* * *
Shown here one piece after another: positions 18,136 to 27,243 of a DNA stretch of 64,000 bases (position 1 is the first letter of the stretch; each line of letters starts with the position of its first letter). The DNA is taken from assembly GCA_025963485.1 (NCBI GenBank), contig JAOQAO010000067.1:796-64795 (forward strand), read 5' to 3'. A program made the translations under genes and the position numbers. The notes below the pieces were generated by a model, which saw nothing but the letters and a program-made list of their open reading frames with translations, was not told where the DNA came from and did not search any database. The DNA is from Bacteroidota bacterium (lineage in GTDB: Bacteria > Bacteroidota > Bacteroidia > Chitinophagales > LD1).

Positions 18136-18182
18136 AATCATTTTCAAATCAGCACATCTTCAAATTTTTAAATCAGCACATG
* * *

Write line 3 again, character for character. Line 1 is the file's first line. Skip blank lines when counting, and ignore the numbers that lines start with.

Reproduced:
18136 AATCATTTTCAAATCAGCACATCTTCAAATTTTTAAATCAGCACATG